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When my Parisian neighborhood became the scene of terror

Adria J. Cimino
Canal Saint Martin at a more peaceful time.
This article is more than 2 years old.

Paris

I’ve walked down Paris’ Canal Saint-Martin countless times: going shopping, visiting friends, running to a doctor’s appointment. Ordinary activities in what is simply my neighborhood. But this time is different. As the sun sets less than 24 hours after the terrorist attacks that shook the city, I hear church bells as I walk along. They’ve always rung at this hour, but the noise of the city covered them somehow. Today, though, a strange calm reigns.

In less than 10 minutes, I’ve made my way from my apartment to the rue Bichat. But I’m not going to visit my friends there. (I lived on this street just a few years ago and loved the neighborhood so much I insisted on finding another place within a four block radius.) Today, I’m a reporter on assignment, heading to a crime scene. A crime scene in my neighborhood.

As I walk along the street, the silence, the emptiness continue. And then a flash of joy, a hint of normalcy. A group of children shriek with delight as they play badminton in the middle of the road where cars usually pass. No cars allowed now, of course. As their laughter disappears in the wake of my footsteps, I arrive on the scene. About 100 people gathered in front of Le Carillon, a bistro where one of the attacks occurred.

Flashback to before the attack. Here is what life in the neighborhood is generally like: Every neighbor has his or her favorite café where he or she goes for a quick morning coffee before work. For some, it’s Le Carillon. For others it’s the café a block closer to the Canal. I lived in the building next door but never knew the café’s name. It was just “the café downstairs,” and my dearest friends in the building would go there daily. Oh, and there’s more to this neighborhood than just hanging out in cafés. There’s also the small market on Sundays, where we would run into so many friends and neighbors that a half hour trip turned into an hour. I made friends with a designer who owns a small shop around the corner, and when I go in (to this day), I always sit down for a drink and a chat before looking at the clothing. Young people and families stroll the streets day and night, laughter mingling with cigarette smoke in the air.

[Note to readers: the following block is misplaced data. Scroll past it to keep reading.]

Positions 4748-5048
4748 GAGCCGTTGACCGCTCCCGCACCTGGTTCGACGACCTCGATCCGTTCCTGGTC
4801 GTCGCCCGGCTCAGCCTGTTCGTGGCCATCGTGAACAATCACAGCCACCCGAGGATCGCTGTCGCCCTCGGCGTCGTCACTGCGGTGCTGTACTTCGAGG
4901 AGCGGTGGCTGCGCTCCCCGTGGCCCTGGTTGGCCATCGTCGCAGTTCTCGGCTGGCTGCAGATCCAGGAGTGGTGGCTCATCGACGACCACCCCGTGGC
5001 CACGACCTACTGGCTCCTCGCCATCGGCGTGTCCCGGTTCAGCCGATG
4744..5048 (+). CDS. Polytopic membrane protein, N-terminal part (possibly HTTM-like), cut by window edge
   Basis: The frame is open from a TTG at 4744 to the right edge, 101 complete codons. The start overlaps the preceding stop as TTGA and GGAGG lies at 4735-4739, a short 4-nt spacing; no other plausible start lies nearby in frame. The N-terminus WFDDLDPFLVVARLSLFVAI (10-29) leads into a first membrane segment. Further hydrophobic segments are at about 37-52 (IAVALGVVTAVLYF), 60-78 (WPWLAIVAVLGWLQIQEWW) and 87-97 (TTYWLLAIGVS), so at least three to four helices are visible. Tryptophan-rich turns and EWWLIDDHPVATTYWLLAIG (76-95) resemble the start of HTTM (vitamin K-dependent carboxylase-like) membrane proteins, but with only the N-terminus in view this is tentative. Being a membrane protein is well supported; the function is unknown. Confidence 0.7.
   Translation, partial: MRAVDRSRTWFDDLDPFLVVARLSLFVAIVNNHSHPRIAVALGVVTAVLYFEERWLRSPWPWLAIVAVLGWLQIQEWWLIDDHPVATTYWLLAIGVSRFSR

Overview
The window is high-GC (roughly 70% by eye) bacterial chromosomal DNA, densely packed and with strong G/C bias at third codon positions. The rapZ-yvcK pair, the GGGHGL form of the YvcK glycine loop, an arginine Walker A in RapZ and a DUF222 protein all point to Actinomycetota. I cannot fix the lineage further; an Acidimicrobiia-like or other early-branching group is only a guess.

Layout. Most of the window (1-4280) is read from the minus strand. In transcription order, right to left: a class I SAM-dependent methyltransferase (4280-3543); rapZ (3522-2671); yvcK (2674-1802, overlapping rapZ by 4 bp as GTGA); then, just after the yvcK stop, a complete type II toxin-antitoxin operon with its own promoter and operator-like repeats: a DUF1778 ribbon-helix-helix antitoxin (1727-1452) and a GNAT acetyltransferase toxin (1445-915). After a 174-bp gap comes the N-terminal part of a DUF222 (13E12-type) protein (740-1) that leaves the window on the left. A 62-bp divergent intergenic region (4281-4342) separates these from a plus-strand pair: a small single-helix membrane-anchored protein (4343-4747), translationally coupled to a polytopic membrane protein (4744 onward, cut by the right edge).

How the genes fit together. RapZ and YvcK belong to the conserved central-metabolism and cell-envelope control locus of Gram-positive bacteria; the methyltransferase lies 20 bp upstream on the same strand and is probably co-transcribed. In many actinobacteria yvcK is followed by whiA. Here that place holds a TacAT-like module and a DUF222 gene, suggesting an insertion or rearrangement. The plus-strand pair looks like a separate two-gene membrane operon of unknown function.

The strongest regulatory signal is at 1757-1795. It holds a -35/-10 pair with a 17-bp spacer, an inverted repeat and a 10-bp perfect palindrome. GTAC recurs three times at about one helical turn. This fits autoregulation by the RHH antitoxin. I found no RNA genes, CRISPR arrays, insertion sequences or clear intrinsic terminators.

This was a real Parisian neighborhood. No, this is a real Parisian neighborhood. It is not the Paris of guidebooks and tourism (although some tourists have discovered its charm).

Post attack, we are all asking ourselves why. Why here? The locals I interviewed almost all repeated the question over and over. And then the next question: What now? What has happened to our neighborhood, and can it recover?

I looked around at the faces turned upward to the sky and those reflected in the darkened windows of the Carillon. And I tentatively approached the saddest ones. Most people were willing to speak, and most were devastated. But they all had one thing in common: the determination to keep living the Parisian life to the fullest. To continue to go downstairs for their daily coffee and to meet friends after work at a favorite bar. (With more caution, and less of a carefree spirit unfortunately.)

I thought back to the lyrics of the old Cheers song, “Sometimes you want to go where everybody knows your name.” And this is the Paris that we—those of us in this neighborhood—appreciate most. Those places where everyone knows our name. And even facing the threat of terror, we will not abandon them.

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